How/where do you draw inspiration?
I went for a little hike in a new area today. I have never been there before and came across some really interesting things while walking. I didn't have my camera with me, just a leisurely walk. I kept my eye out as if I had my camera. I was able to notice other things around me too because I wasn't fiddling with my gear. Sort of photographing with my mind, pre-visualizing. Now, after that one walk, I think I have a new project to work on for the next few months.
It made me think too, about how others find inspiration. How about you? What do you do, or have you done, that inspires you to continue photographing the world around you?
For me, it comes from anywhere and anything: a line in a book, a dream, my children's actions, long-forgotten memories that resurface, light falling just so, other photographs, an interesting texture, a scene from a movie.......
"So I am turning over a new leaf but the page is stuck". Diane Arbus
While I find plenty of inspiration in the world around me I think it's more important to simply make sure you're out there working. If you are things will happen for you.
Brett Weston put it best, (paraphrasing) Art is damn hard work. You drag yourself out of bed and get out there, then you get pumped up as you're working.
I believe if you're always waiting for your muse you're spending to much time waiting....
Going out with just one lens and camera seems to focus my vision and present a challenge when I'm in a funk though.
Last edited by Shawn Dougherty; 10-30-2007 at 09:39 PM. Click to view previous post history.
Up in Copake and out in Tucson I do a fair amount of bicycling. I ride very light, so I certainly never take a camera with me. However, as you did with your walk, I often note things along the way that I'd like to shoot.
So many times, after a ride and a clean up, I'll take a drive along the same route (or part of it) and take some pics. Of course, I cannot control the light etc. so sometimes I come up empty - but often times I do find a shot that I'd never have found without first having ridden more slowly by on the bike.
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hows about walking around with the simplest camera/lens combo that you are comfortable with and not fiddling with it
I walk down streets I've never been before with a compact 35mm camera. Over the summer I rode my bike around the city (26 miles/44km in one day) and found all kinds of places I wanted to go to again. Since then I've been exploring all kinds of new places in the city.
I also like looking at old photos from the 20th century (first 5~6 decades) for inspiration.
Those who know, shoot film
I've been doing a lot of photos with geometrical forms, criss-crossing lines, interlocked areas, etc etc, and I've been wondering for a while where it came from. I'm very excited by a lot of Modernist art, so it shows in photos like this:
(Yeah, it's not terrible, but it's just to illustrate the point.)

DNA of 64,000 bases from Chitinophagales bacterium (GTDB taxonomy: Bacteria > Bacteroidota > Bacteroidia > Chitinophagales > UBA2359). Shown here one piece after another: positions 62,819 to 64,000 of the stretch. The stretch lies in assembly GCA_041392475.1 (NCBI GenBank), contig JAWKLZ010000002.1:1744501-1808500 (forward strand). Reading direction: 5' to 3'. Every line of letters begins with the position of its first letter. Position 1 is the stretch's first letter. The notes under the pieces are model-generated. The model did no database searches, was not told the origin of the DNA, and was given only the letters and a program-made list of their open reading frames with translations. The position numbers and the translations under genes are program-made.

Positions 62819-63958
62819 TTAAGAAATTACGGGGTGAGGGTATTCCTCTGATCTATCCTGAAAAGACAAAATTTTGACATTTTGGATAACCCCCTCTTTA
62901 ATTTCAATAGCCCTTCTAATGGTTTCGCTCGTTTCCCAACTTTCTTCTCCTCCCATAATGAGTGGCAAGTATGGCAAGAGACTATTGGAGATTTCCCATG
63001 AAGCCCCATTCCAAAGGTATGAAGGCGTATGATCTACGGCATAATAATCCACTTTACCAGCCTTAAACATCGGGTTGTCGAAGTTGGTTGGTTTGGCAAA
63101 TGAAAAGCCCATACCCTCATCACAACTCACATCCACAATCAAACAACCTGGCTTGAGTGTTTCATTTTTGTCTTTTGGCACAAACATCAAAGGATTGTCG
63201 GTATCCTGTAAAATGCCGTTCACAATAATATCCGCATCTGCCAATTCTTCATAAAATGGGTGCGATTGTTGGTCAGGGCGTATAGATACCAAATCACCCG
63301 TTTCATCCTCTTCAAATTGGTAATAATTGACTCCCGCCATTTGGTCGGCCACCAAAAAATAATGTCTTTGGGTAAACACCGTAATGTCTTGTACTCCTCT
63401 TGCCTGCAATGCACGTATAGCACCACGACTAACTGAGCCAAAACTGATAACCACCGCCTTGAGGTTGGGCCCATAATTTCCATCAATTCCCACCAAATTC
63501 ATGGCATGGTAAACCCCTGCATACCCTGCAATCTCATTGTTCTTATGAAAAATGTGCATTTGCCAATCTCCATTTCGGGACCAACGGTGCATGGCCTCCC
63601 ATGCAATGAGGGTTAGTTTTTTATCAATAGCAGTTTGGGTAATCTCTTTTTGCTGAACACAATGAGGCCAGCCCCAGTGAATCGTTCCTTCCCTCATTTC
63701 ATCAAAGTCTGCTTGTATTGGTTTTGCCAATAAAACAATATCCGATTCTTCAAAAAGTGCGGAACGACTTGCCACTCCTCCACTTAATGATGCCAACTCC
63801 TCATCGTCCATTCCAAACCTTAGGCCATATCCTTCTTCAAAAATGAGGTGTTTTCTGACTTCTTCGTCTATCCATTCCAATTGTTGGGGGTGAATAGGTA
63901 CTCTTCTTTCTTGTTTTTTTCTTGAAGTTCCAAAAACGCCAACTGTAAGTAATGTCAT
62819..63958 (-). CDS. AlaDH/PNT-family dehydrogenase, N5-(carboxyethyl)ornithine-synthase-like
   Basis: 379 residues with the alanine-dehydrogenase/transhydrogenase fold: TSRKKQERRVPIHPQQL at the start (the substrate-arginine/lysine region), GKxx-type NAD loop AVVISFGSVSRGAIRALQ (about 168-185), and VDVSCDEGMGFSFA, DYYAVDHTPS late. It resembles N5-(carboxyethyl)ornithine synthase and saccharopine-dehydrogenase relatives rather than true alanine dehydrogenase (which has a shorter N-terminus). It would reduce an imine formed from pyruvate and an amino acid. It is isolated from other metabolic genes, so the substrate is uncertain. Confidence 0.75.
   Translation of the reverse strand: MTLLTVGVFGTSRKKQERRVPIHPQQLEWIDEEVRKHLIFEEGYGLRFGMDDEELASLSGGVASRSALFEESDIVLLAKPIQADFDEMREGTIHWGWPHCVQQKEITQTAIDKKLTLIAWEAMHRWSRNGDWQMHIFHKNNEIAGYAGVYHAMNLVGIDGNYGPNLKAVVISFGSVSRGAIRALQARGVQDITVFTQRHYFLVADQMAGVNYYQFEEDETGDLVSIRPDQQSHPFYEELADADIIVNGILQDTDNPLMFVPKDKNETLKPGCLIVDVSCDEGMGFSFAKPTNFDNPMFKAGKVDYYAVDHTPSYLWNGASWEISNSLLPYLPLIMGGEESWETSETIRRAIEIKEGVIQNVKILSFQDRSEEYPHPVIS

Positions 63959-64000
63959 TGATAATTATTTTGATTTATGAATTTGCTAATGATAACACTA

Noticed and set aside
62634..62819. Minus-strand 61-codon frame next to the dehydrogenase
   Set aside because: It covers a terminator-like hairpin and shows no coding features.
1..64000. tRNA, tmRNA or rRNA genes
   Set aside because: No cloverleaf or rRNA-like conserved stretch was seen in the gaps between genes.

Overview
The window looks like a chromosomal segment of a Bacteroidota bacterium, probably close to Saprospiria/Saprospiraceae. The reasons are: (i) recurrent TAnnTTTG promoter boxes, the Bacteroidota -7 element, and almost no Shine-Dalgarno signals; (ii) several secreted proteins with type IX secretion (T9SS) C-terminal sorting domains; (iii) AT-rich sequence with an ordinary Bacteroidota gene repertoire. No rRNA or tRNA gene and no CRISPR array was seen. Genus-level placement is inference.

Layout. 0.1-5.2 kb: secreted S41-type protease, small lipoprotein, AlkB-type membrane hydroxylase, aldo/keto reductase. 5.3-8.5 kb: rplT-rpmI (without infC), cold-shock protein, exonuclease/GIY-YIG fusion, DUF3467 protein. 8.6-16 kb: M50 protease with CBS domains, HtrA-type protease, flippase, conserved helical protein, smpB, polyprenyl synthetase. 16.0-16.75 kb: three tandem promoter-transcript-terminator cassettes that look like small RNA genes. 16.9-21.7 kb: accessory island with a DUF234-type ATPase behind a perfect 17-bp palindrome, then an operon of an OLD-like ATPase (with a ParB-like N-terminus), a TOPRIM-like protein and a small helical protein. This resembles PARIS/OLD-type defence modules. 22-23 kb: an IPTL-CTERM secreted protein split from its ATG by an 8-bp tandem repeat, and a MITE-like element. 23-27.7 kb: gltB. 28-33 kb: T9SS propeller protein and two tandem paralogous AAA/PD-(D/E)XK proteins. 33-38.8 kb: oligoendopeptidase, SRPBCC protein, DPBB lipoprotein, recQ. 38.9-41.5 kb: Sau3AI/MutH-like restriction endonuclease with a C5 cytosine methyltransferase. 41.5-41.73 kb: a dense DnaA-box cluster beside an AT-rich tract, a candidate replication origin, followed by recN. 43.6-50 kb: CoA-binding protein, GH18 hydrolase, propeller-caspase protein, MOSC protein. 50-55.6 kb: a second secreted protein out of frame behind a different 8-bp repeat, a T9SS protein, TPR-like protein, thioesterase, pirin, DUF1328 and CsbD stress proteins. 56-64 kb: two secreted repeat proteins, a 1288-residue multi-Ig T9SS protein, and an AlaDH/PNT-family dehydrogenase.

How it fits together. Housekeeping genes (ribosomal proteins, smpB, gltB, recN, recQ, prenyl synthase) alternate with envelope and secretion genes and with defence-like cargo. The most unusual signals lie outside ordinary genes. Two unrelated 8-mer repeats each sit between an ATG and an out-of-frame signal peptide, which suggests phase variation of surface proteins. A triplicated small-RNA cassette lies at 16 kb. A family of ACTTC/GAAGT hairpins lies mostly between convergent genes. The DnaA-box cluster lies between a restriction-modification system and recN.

But I think I've found a more general pattern the other day: recently, I did a language lessons exchange with a student (my French for her Mandarin), and I spent quite some time trying to draw characters properly.
Lo and behold, there's a photo I took some time ago that has a very similar shape to the character for "woman" :
It wasn't a conscious decision, I just took the photo because it felt intuitively interesting, but I think it nevertheless tapped into a memory of patterns.
I've had a few other accidental inspirations, like this one:
This one, on the other hand, was the first time I was applying consciously a visual pattern on a subject:
This is another one where the pattern was applied consciously, but I was barely aware of what exactly it reminded me of when I took it:
So that's the inspiration for the how: the way I take pictures these days comes in large part from the models I have memorized.
It's imitation in the traditional sense, like Samuel Johnson writing "The Vanity of Human Wishes" on the basis of a satire by Juvénal. It's the way most people have been doing art for centuries; the fascination for the original and unheard-of (or at least the illusion we entertain about originality) is a more recent development.
As to the inspiration for the content or mood, I guess there's something similar happening: some feeling from a previous experience resurfaces before a scene, and it makes you push the buttons.
So far, that's how it works for me.
Using film since before it was hip.
"One of the most singular characters of the hyposulphites, is the property their solutions possess of dissolving muriate of silver and retaining it in considerable quantity in permanent solution" — Sir John Frederick William Herschel, "On the Hyposulphurous Acid and its Compounds." The Edinburgh Philosophical Journal
, Vol. 1 (8 Jan. 1819): 8-29. p. 11
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My Mamiya 6MF rangefinder and 3 lenses are always with me in an Orion AW hip bag. It's in the car all the time with a small and lightweight benbo trakker monopod. The monopod works great as a walking stick on a hike and if I have time when I am out and about, I will nearly always crack off a few frames. I've missed too many opportunities to not have a camera around anymore. Inspiration for me comes form many things like music, quality of light, or that gut feeling you get when you know you have a cracking shot opportunity to exploit. Also many outdoor influences like wind, rain, fog, snow, are there to exploit, and you get to a point when you know what will work and what won't. That gut feel/sixth sense thing. Now I'm no expert by a long shot, but I'd rather have a camera and have a shot at something that presents itself, than get caught without one when the same scene comes to life. You typically never know when inspiration will hit, be ready!
driving around the state of texas.
Originally Posted by Derek Lofgreen